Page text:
10 Incredible Rabbit Facts

Written by Emmanuel Kingsley
Published: June 29, 2022
© Stephen Clarke/Shutterstock.com
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Rabbits are mammals found in almost every part of the world except Antarctica. While these animals are kept as pets or even for their meat, little is known about them. We have put together 10 of the most incredible rabbit facts to quench your curiosity about these fluffy, pretty beings.

1. Rabbits are Not Rodents

Keep rabbits out of your garden
Rabbit sitting on meadow & eating green leaf.

©Real Moment/Shutterstock.com

While this might sound weird and even false, rabbits aren’t rodents. Although the rabbit looks like rats, squirrels, and hamsters, which belong to the Rodentia order, it is not a part of them. The rabbit belongs to the Lagomorpha order, which houses animals like the hare and the pika. As a lagomorph, the rabbit is a herbivorous (plant-eating) fast mammal. Its other unique traits include fluffy ears, bushy tails, and a high reproduction rate, making it different from rodents. 

2. Rabbits Eat their Feces

Before you cringe, you must know that it’s not exactly what you think. This characteristic is shared by all lagomorphs who produce two different kinds of droppings. First is the fecal pellets which are purely waste and are produced during the day. On the other hand, the caecal pellets or night feces produced at night contain nutrients essential to the rabbit’s well-being. These droppings are consumed by the rabbit immediately after they exit its anus. 

3. Rabbit Teeth Grow Continuously

Rabbit Teeth - Incisors
Rabbits have six incisor teeth.

©Roselynne/Shutterstock.com

While this may not look like it, a rabbit’s teeth never stop growing. Their teeth are always growing, and rabbits have to grind them by chewing all day long. This helps to keep their teeth in shape. 

4. Rabbits Can Be Kept As Pets 

Young woman with adorable rabbit indoors, closeup. Lovely pet
Some rabbits serve as pets.

©New Africa/Shutterstock.com

Not all rabbits live in the wild. Some of them have been domesticated and serve as pets. Others are reared for their meat. The rabbits that live in the wild have a shorter lifespan compared to the ones that are bred at home. While wild rabbits can live up to four years, domesticated rabbits can live up to 8 to 12 years.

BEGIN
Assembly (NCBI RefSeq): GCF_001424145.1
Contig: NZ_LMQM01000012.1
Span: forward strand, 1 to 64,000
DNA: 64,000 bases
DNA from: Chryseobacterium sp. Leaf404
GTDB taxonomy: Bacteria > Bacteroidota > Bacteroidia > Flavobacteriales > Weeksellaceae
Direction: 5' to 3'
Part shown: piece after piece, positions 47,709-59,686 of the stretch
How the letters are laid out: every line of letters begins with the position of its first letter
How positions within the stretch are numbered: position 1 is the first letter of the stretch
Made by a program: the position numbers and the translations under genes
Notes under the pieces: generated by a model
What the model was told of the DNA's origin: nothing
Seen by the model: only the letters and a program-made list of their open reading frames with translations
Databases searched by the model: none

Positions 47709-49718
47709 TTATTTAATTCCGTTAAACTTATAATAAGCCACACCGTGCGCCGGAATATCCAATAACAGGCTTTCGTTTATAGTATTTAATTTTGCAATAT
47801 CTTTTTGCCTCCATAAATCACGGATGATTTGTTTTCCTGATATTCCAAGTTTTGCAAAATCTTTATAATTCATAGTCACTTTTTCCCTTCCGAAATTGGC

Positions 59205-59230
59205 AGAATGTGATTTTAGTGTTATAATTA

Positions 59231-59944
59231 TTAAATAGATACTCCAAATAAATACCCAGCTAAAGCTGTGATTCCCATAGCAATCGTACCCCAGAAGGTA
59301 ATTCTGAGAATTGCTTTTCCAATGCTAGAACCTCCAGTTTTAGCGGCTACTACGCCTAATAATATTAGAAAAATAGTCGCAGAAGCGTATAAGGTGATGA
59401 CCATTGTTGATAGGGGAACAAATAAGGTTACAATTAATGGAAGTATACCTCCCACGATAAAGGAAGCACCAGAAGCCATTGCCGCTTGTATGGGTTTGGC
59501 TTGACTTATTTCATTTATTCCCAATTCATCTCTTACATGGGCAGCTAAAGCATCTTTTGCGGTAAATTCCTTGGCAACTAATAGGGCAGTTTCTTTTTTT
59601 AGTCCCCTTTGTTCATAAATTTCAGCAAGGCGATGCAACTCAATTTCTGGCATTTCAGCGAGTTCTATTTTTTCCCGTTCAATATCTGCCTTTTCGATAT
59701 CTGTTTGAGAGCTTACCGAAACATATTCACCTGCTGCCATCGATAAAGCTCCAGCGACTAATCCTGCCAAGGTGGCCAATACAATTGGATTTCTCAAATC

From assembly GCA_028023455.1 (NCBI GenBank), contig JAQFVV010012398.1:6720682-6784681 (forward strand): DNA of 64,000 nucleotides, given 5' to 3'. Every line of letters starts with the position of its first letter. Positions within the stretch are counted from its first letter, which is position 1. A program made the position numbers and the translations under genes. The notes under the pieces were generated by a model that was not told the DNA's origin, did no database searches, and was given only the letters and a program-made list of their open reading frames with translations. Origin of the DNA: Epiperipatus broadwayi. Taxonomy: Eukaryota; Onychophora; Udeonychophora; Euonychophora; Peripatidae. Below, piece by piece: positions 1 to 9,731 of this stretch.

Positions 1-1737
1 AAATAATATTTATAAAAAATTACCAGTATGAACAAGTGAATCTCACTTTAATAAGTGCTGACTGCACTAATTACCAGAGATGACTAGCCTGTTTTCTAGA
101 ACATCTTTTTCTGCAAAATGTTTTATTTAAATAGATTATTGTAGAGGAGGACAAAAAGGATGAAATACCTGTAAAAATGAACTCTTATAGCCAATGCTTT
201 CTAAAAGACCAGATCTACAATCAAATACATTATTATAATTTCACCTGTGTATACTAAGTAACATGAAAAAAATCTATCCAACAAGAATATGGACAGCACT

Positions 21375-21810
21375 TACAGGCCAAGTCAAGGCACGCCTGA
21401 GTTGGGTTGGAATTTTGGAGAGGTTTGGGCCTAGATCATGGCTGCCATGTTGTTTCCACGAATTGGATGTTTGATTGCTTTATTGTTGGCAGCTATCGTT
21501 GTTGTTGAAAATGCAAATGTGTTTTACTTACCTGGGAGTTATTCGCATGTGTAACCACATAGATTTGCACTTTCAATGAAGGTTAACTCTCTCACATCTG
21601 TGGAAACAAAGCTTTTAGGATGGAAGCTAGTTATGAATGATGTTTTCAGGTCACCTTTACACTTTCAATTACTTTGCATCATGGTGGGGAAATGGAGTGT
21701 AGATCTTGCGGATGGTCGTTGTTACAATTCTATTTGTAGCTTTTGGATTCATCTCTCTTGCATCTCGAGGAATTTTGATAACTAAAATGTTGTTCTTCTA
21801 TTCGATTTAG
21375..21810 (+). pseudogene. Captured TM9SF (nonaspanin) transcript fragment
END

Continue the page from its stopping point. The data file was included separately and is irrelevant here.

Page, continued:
5. Rabbits Are Incapable of Vomiting

Unlike many other animals, when rabbits ingest any food, it remains in their system even if it is toxic to them. They cannot vomit and would have to bear the consequences of whatever comes into their digestive system. This is why it is not advisable to feed a rabbit indiscriminately. It’s better to pay close attention to what’s healthy for the rabbit. 

6. Rabbits Love Bananas More Than Carrots

Most children’s books and animations portray rabbits as carrot-loving creatures. This leaves people with the idea that rabbits could give up anything to have carrots. While it’s true that rabbits like carrots, they would give up all the carrots in the world for bananas. Rabbits love bananas so much that they can eat lots of them. Unfortunately, the beloved banana is not the best thing to feed your rabbit. This is because of its high sugar content, which could cause an imbalance in the digestive tracts of the rabbit. So rabbit owners are advised not to give more than two tablespoons of diced banana to their pet, no matter how much it asks for more.

7. Rabbits Have Fascinating Breeding Characteristics

Rabbits can start reproducing as early as five to six months, and their gestation period is just a day over a month. They can produce up to twelve young ones in a single litter and can get pregnant again a few days after giving birth. A female rabbit can continue to have young ones for up to four years. 

8. Mother Rabbits Practice Infanticide

Female rabbits are great nursing mothers who do everything they can to keep their young ones safe. However, there are times when they turn on their young kits. This is usually done for the greater good of all. The litter can contain as many as 12 kits in rabbits, a high number of kits for one rabbit mother to handle. So they practice infanticide by killing and eating some of their young to reduce the strain on themselves, the kits, and the available resources. Such practices can also help stop the spread of diseases among the kits.

9. Female Rabbits are Prone to Cancer

While it is true that rabbits can live for up to 12 years in captivity or as pets, there is a high possibility female rabbits may never live that long. This anomaly is as a result of the female rabbit’s susceptibility to uterine cancer, which usually results from overgrowth in the female rabbit’s reproductive organs.

Age is a significant factor that influences the possibility of a female rabbit developing cancer. The older she gets, the more the likelihood of developing cancer. However, there is a solution to this problem: spraying the rabbit. This would involve the removal of part or all of the female rabbit’s reproductive organs. If this is done, the rabbit will age without developing cancer. The sprayed rabbit is the longest-living rabbit.

10. Rabbits Are Socialists

Rabbits are social animals that live together in groups called herds. Their group is like a society with rules, order, and hierarchy. Their hierarchy contains multiple circles that overlap, and all have a leader. Some rabbits are marabouts that belong to no particular circle but move between different circles. There are dominant and less dominant groups, and sometimes fights for dominance always transcend into fights for territories.


The Featured Image

continental giant rabbit
The rabbit symbolizes fertility, luck, and creativity.
© Stephen Clarke/Shutterstock.com

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